Women's education in Central Asia: a forgotten crisis

openDemocracy Opendemocracy
22 February 2008

This report comes from Bahar Salimova in Azerbaijan. She writes here in a personal capacity.

Whilst everyone has been busy focusing on rebuilding governments, mastering counter-terrorism measures, pushing for economic deregulation, creating free markets, and addressing other issues topping the democratization of post-Soviet countries agenda, the education of girls in Central Asia has been forgotten. Nobody has noticed that young women in Central Asia encounter significant problems in participating in secondary education. This growing trend can be attributed to the last decade's education reforms, religious and traditional revival, and socio-economic changes in the region. Chief amongst these is the revival of cultural and religious norms which influence the overall role and status of women.

As a part of the Sovietization policy carried out for more than 70 years from the early 1920s, the central Soviet government prohibited exercising religion and traditional lifestyle in the soviet region, including the republics of Central Asia. Leaders emerging in the post-Soviet period therefore used freedom of religion as a core populist principle in their politics. They tried to fill the identity vacuum formed after the collapse of the Soviet Union with religion. Since Central Asia is traditionally Muslim, Islam became a unifying identity that distinguished new regimes, specifically in Uzbekistan, Turkmenistan and Tajikistan, and reintroduced core values.

At the same time, the proximity of Central Asia to the countries practicing conservative Islam contributed to the fast penetration of strict and radical religious norms. In many instances this revived old-fashioned traditions and created stereotypes about women's roles and responsibilities in society. For instance, religiously conservative parents believe that once girls reach puberty they should not interact with non-relative males and should be prepared for an obedient married life. Often these parents decide not to send their daughters to secondary schools, specifically in the areas lacking sufficient number of separate education schools or madrasas.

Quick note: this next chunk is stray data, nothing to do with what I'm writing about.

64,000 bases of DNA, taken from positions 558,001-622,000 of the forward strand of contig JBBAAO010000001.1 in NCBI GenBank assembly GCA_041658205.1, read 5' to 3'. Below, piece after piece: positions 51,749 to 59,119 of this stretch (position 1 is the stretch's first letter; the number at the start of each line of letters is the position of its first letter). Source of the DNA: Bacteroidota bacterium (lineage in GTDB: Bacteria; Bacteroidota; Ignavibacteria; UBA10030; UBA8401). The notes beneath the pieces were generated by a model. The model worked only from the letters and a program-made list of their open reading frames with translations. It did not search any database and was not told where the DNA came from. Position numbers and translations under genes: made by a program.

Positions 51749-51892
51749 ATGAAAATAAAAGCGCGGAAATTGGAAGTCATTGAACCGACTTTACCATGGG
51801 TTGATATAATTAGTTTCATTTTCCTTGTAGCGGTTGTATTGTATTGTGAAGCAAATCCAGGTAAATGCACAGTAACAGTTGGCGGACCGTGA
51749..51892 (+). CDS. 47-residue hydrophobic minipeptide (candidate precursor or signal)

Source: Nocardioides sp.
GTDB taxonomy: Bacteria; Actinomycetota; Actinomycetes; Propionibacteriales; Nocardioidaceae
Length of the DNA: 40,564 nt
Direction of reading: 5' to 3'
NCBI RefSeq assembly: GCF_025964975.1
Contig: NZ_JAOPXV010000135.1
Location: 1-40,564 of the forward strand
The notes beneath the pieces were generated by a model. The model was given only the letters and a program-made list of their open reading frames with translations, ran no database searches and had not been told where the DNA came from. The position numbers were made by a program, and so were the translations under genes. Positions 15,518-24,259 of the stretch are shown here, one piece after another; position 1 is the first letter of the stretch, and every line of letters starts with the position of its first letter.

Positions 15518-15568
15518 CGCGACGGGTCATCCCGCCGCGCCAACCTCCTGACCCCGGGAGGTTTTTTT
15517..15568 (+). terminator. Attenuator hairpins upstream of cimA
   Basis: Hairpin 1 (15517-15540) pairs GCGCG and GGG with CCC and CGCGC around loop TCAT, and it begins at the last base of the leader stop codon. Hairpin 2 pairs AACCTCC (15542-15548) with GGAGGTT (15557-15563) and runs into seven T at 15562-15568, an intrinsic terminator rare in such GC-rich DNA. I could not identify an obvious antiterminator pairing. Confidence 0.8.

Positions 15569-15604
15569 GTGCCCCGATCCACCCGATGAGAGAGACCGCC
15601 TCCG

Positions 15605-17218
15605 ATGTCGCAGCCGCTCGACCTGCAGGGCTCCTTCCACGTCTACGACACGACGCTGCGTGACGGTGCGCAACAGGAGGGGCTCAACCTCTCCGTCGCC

Early marriages have also become important for many families in the region with the average marrying age for girls now between 14 and 16. Young girls are brought up in anticipation of marriage, and the wedding becomes the most important event in their life. Early marriage pushes back education and personal development depriving girls from future educational and career opportunities. As a young Tajik female student explained when interviewed for an International Crisis Group report, "For them (girls) it is the only opportunity to see another house beyond their four walls. So they are happy about it, out of ignorance. Some are simply forced to marry and then it is too late because they get pregnant."

This tendency is especially evident in the rural and remote areas, where social expectations have deeper roots in everyday life. Women in many villages are required to wear long skirts and have chaperones, and cannot travel far without a male escort. The latter restriction is quite important in rural areas because girls attending secondary schools can be kidnapped as a part of the traditional marital ritual. Parents therefore do not feel comfortable allowing their teenage daughters to commute long distances to continue their education.

The resulting widening gender gap in education will have long-term economic and social implications in the region. National governments and international development agencies should recognize this and take immediate measures against it. If this problem is not addressed now, it will shrink the number of girls in tertiary education, strengthen the inequality in workforce, impede the creation of healthy families, and weaken the social status of women in the region. In a broader context, this trend even threatens to destabilize the general development of Central Asia.

Bahar Salimova currently works as a Network Researcher with the International Knowledge Network of Women in Politics (iKNOW Politics) project/UNDP. All views and opinions expressed in this report are solely those of the author, and in no way represent the views of the iKNOW Politics project or any of its partners.

Further links on related issues: Women and Power in Central Asia Radio Free Europe, Education in Tajikistan (Unesco), Gender Assessment Report: Uzbekistan (Asian Development Bank), Women in Mind: Educational Needs of Women in Central Asia The Mountain Forum

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